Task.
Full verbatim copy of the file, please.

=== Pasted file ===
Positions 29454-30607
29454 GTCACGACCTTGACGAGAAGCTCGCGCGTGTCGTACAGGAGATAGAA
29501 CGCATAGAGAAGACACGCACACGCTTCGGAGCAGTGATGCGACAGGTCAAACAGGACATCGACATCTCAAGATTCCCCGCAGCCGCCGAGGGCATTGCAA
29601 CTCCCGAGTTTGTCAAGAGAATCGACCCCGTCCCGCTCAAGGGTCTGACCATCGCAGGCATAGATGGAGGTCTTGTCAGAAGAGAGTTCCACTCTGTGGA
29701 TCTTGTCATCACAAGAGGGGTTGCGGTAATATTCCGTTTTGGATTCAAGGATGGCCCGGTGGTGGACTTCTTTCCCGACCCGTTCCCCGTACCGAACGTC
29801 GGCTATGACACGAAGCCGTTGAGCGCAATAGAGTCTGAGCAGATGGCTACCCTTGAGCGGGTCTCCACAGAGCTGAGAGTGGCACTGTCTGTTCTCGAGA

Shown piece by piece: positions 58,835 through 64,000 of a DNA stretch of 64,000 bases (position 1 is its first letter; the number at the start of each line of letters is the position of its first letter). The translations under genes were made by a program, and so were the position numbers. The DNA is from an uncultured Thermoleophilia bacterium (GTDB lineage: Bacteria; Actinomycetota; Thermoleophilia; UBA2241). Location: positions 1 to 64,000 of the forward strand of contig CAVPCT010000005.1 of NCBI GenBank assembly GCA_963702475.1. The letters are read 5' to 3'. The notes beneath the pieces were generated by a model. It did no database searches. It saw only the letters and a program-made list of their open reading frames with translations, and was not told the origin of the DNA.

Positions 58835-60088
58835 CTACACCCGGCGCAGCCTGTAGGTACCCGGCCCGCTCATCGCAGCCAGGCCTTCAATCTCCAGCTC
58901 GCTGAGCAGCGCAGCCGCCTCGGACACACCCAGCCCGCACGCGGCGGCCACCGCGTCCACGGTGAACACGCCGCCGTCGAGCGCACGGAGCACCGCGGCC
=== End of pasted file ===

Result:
Positions 29454-30607
29454 GTCACGACCTTGACGAGAAGCTCGCGCGTGTCGTACAGGAGATAGAA
29501 CGCATAGAGAAGACACGCACACGCTTCGGAGCAGTGATGCGACAGGTCAAACAGGACATCGACATCTCAAGATTCCCCGCAGCCGCCGAGGGCATTGCAA
29601 CTCCCGAGTTTGTCAAGAGAATCGACCCCGTCCCGCTCAAGGGTCTGACCATCGCAGGCATAGATGGAGGTCTTGTCAGAAGAGAGTTCCACTCTGTGGA
29701 TCTTGTCATCACAAGAGGGGTTGCGGTAATATTCCGTTTTGGATTCAAGGATGGCCCGGTGGTGGACTTCTTTCCCGACCCGTTCCCCGTACCGAACGTC
29801 GGCTATGACACGAAGCCGTTGAGCGCAATAGAGTCTGAGCAGATGGCTACCCTTGAGCGGGTCTCCACAGAGCTGAGAGTGGCACTGTCTGTTCTCGAGA

Shown piece by piece: positions 58,835 through 64,000 of a DNA stretch of 64,000 bases (position 1 is its first letter; the number at the start of each line of letters is the position of its first letter). The translations under genes were made by a program, and so were the position numbers. The DNA is from an uncultured Thermoleophilia bacterium (GTDB lineage: Bacteria; Actinomycetota; Thermoleophilia; UBA2241). Location: positions 1 to 64,000 of the forward strand of contig CAVPCT010000005.1 of NCBI GenBank assembly GCA_963702475.1. The letters are read 5' to 3'. The notes beneath the pieces were generated by a model. It did no database searches. It saw only the letters and a program-made list of their open reading frames with translations, and was not told the origin of the DNA.

Positions 58835-60088
58835 CTACACCCGGCGCAGCCTGTAGGTACCCGGCCCGCTCATCGCAGCCAGGCCTTCAATCTCCAGCTC
58901 GCTGAGCAGCGCAGCCGCCTCGGACACACCCAGCCCGCACGCGGCGGCCACCGCGTCCACGGTGAACACGCCGCCGTCGAGCGCACGGAGCACCGCGGCC